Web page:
As of Nov. 3, the gray wolf species lost federal protection under the Endangered Species Act in the lower 48 U.S. states, a move that many environmentalists have criticized as premature.
What does this actually mean?
Delisting wolves as an endangered species means that in 60 days, on Jan. 4, decisions for how to manage the species goes to each state.
The ESA, which the U.S. Fish and Wildlife Service and the National Marine Fisheries service co-administer, serves to recover endangered species by classifying them as ‘threatened,’ or endangered, according to Defenders of Wildlife. Once an animal gets listed as either, conservation programs use funding, collaboration and recovery plans to pave the way for rehabilitation and ensure federal agencies’ actions do not put the species in jeopardy.
For wolves, delisting gives states the ability to make conservation decisions. Three states, Montana, Idaho and Wyoming, have had this power since 2012, after the success of the Yellowstone restoration plan, which raised gray wolf populations from 300 to 350, according to the National Parks Service.
Since delisting, these states have also allowed for hunting of the species, an action that could harm the species’ ability to repopulate and led conservationists to protest. From 2012 to 2014, during which this federal power went under temporary restoration, more than one third of the region’s entire population was killed, according to the Endangered Species Coalition. Given that federal power, if this action survives court challenges and transfers to states, many expect that this may be adopted on a larger scale.
The delisting would affect states like Minnesota, Michigan and Wisconsin, whose gray wolf population totals to around 4,400. Portions of Washington and Oregon would also be affected, as would areas such as California, where the population has only recently returned according to National Geographic.
In Washington, populations of gray wolves have remained below the baseline growth rate of 30% for three consecutive years, standing at a population of 108 as of 2019, according to The Center for Biological Diversity. Oregon has similarly disappointing recovery numbers, with only 160 wolves inhabiting just 12% of their available habitat within the state.
Why are gray wolves important?
Gray wolves currently occupy around 20% of their historic range, inhabiting Michigan, Minnesota, Wisconsin, Idaho, Montana, Oregon, Washington, Wyoming, Arizona, New Mexico and Alaska, and total to around 6,000, according to the Fish and Wildlife Service.
Gray wolves initially became endangered and nearly extinct due to hunting, poisoning and trapping, since they would eat livestock of farmers, according to the Center for Biological Diversity. As a result, they received federal protection under the Endangered Species Act in 1978.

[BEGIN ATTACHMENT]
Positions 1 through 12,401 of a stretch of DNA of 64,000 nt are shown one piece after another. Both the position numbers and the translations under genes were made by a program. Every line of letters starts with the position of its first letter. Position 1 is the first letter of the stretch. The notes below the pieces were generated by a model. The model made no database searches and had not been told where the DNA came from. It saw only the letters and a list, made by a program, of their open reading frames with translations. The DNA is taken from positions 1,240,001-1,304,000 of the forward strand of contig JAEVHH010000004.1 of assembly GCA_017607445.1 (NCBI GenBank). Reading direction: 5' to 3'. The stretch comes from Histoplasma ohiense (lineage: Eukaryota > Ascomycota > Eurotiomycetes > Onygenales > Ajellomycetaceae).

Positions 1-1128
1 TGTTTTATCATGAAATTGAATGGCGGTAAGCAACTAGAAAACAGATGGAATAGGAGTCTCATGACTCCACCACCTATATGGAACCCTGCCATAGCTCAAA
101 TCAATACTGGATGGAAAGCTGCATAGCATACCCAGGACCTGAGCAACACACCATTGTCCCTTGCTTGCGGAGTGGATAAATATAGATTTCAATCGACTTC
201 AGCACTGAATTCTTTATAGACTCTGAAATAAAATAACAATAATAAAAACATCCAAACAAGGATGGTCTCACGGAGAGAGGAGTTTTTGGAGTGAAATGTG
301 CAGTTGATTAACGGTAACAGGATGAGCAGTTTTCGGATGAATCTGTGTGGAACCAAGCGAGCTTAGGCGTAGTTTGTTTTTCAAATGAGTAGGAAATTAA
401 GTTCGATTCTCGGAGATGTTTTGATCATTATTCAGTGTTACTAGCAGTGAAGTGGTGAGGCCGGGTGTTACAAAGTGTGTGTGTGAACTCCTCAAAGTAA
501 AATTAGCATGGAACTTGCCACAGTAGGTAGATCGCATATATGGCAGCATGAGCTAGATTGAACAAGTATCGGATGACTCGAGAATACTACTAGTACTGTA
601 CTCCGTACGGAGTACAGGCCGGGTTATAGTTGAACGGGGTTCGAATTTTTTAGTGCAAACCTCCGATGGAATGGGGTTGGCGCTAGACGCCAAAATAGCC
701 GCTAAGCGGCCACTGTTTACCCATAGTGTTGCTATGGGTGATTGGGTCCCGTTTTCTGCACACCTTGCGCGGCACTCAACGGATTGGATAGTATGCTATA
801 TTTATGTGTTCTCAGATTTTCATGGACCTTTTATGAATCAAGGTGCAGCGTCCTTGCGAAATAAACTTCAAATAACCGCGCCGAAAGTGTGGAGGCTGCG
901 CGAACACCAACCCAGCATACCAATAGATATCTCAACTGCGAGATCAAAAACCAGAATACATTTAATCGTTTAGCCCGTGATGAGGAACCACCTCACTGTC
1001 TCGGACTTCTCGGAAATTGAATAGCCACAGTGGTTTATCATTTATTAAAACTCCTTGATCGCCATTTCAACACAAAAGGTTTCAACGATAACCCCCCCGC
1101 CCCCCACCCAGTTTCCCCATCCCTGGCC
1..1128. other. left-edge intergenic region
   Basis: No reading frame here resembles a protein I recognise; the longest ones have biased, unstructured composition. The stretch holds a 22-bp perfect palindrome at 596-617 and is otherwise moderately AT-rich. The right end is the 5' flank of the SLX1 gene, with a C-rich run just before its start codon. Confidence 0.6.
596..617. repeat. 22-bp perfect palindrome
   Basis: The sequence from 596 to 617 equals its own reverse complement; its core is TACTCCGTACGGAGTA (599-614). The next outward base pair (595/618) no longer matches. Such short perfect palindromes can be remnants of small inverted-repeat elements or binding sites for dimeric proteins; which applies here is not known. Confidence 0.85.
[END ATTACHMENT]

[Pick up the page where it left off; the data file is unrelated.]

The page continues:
According to Defenders of Wildlife, wolves act as essential members of a healthy ecosystem and serve as a keystone species. They help ensure deer and elk populations stay in check, which in turn helps many plant and animal species survive. Moreover, the carcasses of their prey redistribute nutrients and provide a food source to other species, like grizzly bears. At Yellowstone National Park, the reintroduction of the species visibly changed the landscape, increasing vegetation from the decreased elk and deer species, increasing bear populations and changing river courses.
What can be done?
Many frowned upon the move to delist gray wolves, both for scientific and legal reasons. A peer reviewed study done in preparation for the decision to delist reported the move as full of errors and lacking proper evidence, which the agency ignored.
A coalition of six conservation groups represented by Earthjustice — the Center for Biological Diversity, Defenders of Wildlife, Sierra Club, Oregon Wildlife, National Parks Conservation Association and the Humane Society of the United States — sent a notice letter on Oct. 19 with their intent to file a lawsuit.
On an executive level, the Biden Administration could lead the reestablishment of gray wolves as an endangered species when President-Elect Joe Biden officially takes office on Jan. 20.
Overall, decisions made regarding the wolf population must be fueled by scientific research to ensure that ecosystems and animals alike remain safely protected.